I've had a similar thought process regarding Heroin Again. My understanding is that the rise in heroin usage over the last 5 or 10 years is largely due to societal issues such as opioid addiction, homelessness, mental illness and the like. In that context "I thought you knew better than that" can sound kinda harsh. Or maybe I'm reading the song wrong.
Last edited by Clams on Mon Feb 03, 2020 4:20 pm, edited 2 times in total.
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beantownbubba
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Re: The Unraveling

Post by beantownbubba »

LastLawson wrote:I will definitely take you up on that offer Bubba 8-)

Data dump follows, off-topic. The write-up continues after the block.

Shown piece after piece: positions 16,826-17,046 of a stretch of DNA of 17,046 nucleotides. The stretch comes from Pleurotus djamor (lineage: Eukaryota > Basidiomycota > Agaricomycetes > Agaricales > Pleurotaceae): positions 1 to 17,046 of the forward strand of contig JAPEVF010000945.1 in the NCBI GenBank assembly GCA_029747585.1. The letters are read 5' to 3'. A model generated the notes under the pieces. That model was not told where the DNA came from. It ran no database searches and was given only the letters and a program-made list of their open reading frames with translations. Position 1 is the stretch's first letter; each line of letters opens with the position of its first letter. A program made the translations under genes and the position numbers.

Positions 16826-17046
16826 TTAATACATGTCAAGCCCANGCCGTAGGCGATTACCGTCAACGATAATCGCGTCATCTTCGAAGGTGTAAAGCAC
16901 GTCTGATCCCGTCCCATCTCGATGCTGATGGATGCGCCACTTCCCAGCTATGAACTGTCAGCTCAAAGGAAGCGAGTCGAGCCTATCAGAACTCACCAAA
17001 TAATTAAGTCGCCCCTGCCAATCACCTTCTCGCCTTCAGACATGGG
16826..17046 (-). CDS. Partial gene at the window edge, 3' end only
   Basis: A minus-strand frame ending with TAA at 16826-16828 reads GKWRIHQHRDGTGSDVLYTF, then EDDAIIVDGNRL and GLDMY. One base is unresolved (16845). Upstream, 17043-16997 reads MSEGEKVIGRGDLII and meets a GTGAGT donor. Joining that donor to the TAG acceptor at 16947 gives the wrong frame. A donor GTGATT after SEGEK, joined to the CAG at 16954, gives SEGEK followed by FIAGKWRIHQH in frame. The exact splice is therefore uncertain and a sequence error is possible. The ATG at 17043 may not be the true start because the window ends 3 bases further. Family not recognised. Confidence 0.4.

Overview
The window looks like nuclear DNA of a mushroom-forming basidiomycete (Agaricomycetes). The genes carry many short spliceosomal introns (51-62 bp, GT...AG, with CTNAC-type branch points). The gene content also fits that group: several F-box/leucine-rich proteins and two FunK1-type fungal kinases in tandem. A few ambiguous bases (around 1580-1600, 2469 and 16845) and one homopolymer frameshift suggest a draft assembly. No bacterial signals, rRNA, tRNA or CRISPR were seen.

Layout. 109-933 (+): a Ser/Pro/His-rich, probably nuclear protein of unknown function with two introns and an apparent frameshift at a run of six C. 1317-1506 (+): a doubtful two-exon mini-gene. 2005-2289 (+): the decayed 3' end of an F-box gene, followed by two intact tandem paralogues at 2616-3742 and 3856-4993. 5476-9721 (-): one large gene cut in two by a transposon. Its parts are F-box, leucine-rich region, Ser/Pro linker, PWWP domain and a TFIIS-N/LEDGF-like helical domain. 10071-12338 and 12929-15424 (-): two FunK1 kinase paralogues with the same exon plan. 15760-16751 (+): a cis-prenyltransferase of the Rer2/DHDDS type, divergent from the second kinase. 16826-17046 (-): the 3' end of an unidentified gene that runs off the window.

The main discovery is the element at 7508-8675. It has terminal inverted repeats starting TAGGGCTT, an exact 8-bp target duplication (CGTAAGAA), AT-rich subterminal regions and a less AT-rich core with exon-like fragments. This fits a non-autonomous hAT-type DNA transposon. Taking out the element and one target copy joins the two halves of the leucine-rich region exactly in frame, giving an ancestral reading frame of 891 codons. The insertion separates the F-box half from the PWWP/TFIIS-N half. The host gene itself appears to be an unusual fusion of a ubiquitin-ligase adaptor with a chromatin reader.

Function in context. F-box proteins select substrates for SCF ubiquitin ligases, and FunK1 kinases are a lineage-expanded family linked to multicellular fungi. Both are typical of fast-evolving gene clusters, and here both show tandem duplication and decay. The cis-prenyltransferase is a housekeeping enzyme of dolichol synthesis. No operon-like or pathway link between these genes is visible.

23 now and out of college working in NYC... guess it's been longer off these forums than I thought! Surprised to hear about the encores, but hopefully they make an exception for HC. Last Truckers-related shows I've seen are them opening for Tedeschi Trucks, then PH solo, and Dimmer Twins in Asheville (GREAT concert!). Been a while since a true rock show from them.
Looking forward to it!

Just because the last thing I remember is you anticipating your HS graduation doesn't mean that was your last time on the board, lol. I'm sure your memory is better than mine if you have a later date in mind.

So, the big city :) Living in Brooklyn? I was gonna say that if you're looking to meet people I could hook you up w/ my sons' friends, but they're mostly 30+ now which i guess is a different generation. Sheesh, where does the time go?

As you know, the Truckers know how to craft a set. You'll almost always know when the "encore portion" of the set arrives, The show is really the same as w/ an encore w/out the 5 to 10 minute wait.